Warren Vows to Fix Credit Market
WASHINGTON -- The new consumer agency will focus on stronger across-the-board, not targeted, regulations that will make the credit market function better and protect consumers, the agency's chief architect Elizabeth Warren said last Thursday.
"Targeted rules don't fundamentally change credit markets," she said at the annual meeting of the Consumer Federation of America.
Warren, who is setting up the agency that will begin operating as part of the Federal Reserve next July 21, said the goals will be to create a regulatory framework that will fix a consumer credit marketplace that is essentially broken.
"Too many creditors use complex forms so it is harder to determine prices at the beginning of the transaction," she said.
Though the financial overhaul legislation that created the consumer bureau gave it far-reaching powers, Republicans who will control the House next year have promised to watch it closely and try to limit its reach.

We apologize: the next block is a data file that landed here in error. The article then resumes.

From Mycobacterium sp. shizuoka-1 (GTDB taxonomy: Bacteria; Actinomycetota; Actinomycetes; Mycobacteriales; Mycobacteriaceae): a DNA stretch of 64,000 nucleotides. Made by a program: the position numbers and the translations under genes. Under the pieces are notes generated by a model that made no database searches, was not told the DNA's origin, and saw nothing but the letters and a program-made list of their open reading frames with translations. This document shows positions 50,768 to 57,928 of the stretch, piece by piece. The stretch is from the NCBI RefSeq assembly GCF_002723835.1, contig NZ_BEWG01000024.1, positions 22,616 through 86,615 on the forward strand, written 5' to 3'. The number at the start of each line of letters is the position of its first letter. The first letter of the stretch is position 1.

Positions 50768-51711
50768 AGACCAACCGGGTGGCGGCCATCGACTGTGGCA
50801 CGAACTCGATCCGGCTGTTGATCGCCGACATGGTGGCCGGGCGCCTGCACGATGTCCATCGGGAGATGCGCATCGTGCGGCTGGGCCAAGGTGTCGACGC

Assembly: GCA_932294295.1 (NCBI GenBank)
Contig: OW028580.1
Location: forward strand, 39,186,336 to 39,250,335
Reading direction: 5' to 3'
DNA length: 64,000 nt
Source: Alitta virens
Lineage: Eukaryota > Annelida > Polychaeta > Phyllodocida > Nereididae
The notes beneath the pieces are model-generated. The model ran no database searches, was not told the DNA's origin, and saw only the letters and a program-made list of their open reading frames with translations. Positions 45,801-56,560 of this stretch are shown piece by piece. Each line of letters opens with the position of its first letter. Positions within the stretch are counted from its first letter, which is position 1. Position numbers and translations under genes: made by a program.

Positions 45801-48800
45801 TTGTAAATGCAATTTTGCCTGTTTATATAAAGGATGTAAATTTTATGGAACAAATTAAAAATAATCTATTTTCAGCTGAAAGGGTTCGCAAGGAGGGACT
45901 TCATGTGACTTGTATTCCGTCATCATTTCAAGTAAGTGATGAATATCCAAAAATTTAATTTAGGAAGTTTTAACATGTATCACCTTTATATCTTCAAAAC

Before Warren addressed the group, Rep. Randy Neugebauer, a senior member of the Financial Services Committee told the group that his panel would "carefully watch the implementation of the rule-making process."
Neugebauer (R-Texas) said the new bureau has "very, very broad powers." He added that even if they try, regulators can't take all the risk out of the marketplace.
Warren said an effective policy model is the CARD Act, which Congress passed last year to overhaul credit card rules. She praised it for making cards safer for consumers and making it harder for issuers to hide costs. But she noted that lawyers for card issuers are already finding ways to circumvent the law and that "disclosure has been a code word for obfuscation."
But Neugebauer, a former community bank executive, said the key to an improved marketplace is not necessarily more regulation, instead having regulators "doing what they are tasked to do." This could be difficult, he argued, because the financial overhaul bill increased the workload for regulators. He cited a study by the law firm Davis Polk that the law requires 243 new sets of rules.
Warren made a pro-business case for stronger regulations. She said they will help those financial institutions that issue credit products that are appealing to consumers.
"When competitors can obscure the price of credit, companies that make cheaper or better products can't compete," she said.
Warren also said though the creation of the new bureau was a victory for consumers, there are many difficult fights ahead. "Goliath lost, but unlike the Bible, this is not a one-round fight," she quipped.